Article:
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Casablanca This work has been published in the Teen Ink monthly print magazine.

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“Casablanca.” I'm sure many of you have heard of this movie and are familiar with its big name. You may also know that the film won three Oscars. And although you know that it's a big deal, you can't be bothered to watch a movie from the '40s. I used to be just like you. But think again, because “Casablanca” is more than just a black and white oldie.

Set in Casablanca in French-ruled Morocco, veteran director Michael Curtiz creates a touching melodramatic war movie like no other. Rick Blaine, played by Humphrey Bogart, is a cynical man who sticks his neck out for nobody. Ilsa, played by Ingrid Bergman, is desperately fleeing the Nazis with her resistance leader husband, Victor Laszlo, played by Paul Henreid. Only one can escape. Both Ilsa and Laszlo are willing to sacrifice their freedom to let the other leave Casablanca. Who gets to leave is all up to Rick.

So what is it that makes this film so extraordinary? Every aspect of the film works together seamlessly. When you have exquisite cinematography, characters, music, dialogue, and an exceptional storyline, the result is “Casablanca,” a movie of the century.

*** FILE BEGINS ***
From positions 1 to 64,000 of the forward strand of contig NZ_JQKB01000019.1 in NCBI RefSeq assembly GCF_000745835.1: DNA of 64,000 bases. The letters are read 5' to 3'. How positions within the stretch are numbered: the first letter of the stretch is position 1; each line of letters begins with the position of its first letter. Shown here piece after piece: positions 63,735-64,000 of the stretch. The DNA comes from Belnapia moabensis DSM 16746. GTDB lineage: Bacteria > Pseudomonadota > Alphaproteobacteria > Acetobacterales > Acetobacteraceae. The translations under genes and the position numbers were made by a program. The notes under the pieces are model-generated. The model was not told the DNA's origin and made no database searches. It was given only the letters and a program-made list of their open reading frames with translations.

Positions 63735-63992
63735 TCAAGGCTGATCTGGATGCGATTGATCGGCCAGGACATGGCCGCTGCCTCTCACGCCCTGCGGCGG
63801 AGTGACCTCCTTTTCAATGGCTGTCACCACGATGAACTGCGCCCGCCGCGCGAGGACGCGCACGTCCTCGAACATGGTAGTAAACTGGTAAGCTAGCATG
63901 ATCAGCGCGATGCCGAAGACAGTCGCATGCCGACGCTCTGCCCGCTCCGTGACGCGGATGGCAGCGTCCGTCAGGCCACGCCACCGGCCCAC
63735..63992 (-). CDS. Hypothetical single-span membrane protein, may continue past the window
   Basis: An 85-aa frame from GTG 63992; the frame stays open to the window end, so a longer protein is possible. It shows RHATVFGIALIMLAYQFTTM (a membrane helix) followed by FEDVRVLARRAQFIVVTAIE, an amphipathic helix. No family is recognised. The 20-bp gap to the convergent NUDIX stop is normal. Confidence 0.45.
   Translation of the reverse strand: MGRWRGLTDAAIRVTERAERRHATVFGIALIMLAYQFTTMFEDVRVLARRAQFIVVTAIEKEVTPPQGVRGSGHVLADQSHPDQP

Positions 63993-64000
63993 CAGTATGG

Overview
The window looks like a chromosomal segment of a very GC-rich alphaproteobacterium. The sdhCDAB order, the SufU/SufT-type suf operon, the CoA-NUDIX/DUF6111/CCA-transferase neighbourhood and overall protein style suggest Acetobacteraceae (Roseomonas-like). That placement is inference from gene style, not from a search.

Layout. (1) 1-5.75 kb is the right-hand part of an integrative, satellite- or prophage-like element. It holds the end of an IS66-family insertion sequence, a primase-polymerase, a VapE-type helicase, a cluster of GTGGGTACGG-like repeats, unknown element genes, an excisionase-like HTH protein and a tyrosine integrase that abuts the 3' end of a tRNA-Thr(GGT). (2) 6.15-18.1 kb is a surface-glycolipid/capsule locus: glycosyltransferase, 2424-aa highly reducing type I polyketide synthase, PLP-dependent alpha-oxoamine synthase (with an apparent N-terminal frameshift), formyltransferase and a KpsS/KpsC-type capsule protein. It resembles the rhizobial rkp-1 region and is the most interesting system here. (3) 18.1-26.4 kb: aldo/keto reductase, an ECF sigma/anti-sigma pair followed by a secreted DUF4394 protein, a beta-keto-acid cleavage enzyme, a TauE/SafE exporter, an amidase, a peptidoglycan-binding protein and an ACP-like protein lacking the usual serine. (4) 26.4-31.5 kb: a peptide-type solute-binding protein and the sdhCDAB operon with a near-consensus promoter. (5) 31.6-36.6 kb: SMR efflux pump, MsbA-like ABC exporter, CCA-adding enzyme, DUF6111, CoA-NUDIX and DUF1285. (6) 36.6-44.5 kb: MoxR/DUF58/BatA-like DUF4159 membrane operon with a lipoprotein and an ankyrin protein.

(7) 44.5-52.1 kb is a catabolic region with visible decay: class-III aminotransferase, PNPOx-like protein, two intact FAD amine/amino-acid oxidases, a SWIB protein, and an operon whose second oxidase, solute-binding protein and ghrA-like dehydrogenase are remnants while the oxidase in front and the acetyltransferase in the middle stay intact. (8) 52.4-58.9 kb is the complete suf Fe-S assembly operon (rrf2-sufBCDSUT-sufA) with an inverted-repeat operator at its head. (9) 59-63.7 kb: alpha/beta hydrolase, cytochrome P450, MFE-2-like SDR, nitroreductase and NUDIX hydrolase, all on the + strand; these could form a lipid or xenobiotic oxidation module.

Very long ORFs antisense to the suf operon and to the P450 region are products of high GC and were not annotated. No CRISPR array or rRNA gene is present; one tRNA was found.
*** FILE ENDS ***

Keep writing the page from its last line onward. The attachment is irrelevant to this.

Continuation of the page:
“Casablanca” is more than just a great film. It's an allegory, a shining beacon of ­excellence, and a tug-of-war between love and warfare. ­Although it was set during one of the most gruesome wars in history, the film speaks of hope and freedom, bringing inspiration to the gloomy situation.

“Casablanca” is now celebrating its 70th anniversary. So why not spend an hour and forty minutes to get a buzz out of a true work of art. After all, it comes from a time when film was still art.

This work has been published in the Teen Ink monthly print magazine. This piece has been published in Teen Ink’s monthly print magazine.





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